Archive for the ‘Cycle Truck’ Category.

Stainless Cycle Truck Rack

John Speare has my old Cycle Truck now (giving me room in the basement to make a new one). As part of the deal I wanted to make a new rack for that bike. The original rack is long and narrow (20″ long, 16″ wide) and after riding that bike a lot I came to the conclusion that a short and wide rack would be better. This will encourage keeping the loads closer to the head tube, which is the key to carrying heavy loads and having good handling with that bike.

In addition to the size differences the new rack has also gained a U-lock holder behind the backstop and some cleats for holding die down ropes. I copied the cleats from Joseph Ahearne’s lovely cycle truck that was shown at the OBCA show a couple of weeks ago.

The old rack will be going on my next cargo bike, which will look a lot like the Cycle Truck except that the front wheel will be under the rack instead of behind it. It could look something like this:

The new rack is made out of stainless steel (316) and was my first rack made with the material. It is challenging to work with, mostly because brazing it is trickier. The bronze filler that I normally use doesn’t work with stainless. I tried three different fillers (Harris 45% silver, Cycle Design’s Fillet Pro, and Nickel Silver from Gasflux). In the end I used the Harris 45% silver on the joints which wouldn’t see high loads and nickel silver on the ones that would. The Fillet Pro was the nicest of the three to work with, but I have limited quantities of it and wanted to save it for my framebuilding projects. Nickel silver is very strong, but melts at a higher temperature and was harder to use. The fillets also don’t clean up as nicely. 45% silver is the weakest of the three, but easy to work with on stainless steel.

In the photos shown here the rack is just about finished. I have some cleanup work to do around the brazed joints (that will remove the smoky color near some of the joints).

The underside of the rack. You can see the 4 cleats as well as the 4 mounting points that hold the rack to the bike.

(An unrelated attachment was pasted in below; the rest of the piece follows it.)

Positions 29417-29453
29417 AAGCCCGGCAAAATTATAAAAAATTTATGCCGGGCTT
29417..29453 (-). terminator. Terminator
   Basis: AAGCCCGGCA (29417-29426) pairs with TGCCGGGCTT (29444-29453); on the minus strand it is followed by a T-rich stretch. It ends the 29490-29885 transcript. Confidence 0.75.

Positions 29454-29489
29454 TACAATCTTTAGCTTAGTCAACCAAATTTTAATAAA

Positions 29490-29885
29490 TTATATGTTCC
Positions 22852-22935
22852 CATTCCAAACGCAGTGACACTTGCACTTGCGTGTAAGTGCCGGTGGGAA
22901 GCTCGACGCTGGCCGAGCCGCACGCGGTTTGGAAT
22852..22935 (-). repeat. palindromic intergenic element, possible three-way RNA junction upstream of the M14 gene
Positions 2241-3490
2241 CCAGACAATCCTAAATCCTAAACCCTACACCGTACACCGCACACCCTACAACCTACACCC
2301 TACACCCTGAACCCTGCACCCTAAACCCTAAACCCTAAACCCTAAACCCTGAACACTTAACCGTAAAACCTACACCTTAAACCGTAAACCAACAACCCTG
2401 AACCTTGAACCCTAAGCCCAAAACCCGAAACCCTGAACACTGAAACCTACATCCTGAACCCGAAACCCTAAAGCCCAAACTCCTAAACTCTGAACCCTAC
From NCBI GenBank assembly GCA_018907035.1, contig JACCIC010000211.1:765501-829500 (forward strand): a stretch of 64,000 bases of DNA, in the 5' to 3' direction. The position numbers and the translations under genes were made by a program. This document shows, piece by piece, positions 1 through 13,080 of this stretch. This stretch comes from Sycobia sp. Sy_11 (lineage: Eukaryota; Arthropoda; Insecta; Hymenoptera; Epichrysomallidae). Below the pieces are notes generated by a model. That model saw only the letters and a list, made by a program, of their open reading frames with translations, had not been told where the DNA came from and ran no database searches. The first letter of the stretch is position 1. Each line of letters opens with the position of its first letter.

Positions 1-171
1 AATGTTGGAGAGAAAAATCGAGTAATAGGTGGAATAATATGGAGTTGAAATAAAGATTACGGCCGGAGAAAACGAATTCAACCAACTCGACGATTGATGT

A closeup of one of thecleats. The rack has stainless water bottle bosses as mounting points, and the cleats screw into those.

An early photo of the lock holder. The final one has a second loop on the middle rail of the rack:

I’m delivering the rack to John a few days after Thanksgiving and will take some photos of it installed on the bike then.

Cycle Truck Finished

This facade reminded me a photo that David Wilson has of his Borracho cargo bike in the doorway of a brick building in Georgetown

I did some finish work on the Cycle Truck and sent it off to be powder coated a couple of weeks ago. It was coated by Seattle Powder Coat in Ballard. They did a nice job at a reasonable price and with a very quick turnaround. The paint is red to pay homage to the donor frame and fork that were used to build the new one (both were also red). The rack is a silver/grey. I modifed this pizza delivery bag (thanks to James Black for telling me where to get one cheaply) to fit onto the rack. The bag is 20×20x12 inches and fits perfectly.

In this photo I’m carrying a roughly 50lb load of bird seed, cat food, and random bits from the hardware store. I think this bike works well for bulky loads (better than a porteur) and okay for heavy loads (the closer they are place to the headtube the better). I don’t think it does great for loads which are both large and heavy. It isn’t good if there is a lot of weight too far forward of the front wheel. If I build another one of these I may put the front wheel about a foot forward. It would complicate the frame and it would no longer fit on standard car/bus racks, but it wouldn’t increase the bike’s overall length and I think it would improve the handling with some loads.

Finishing Details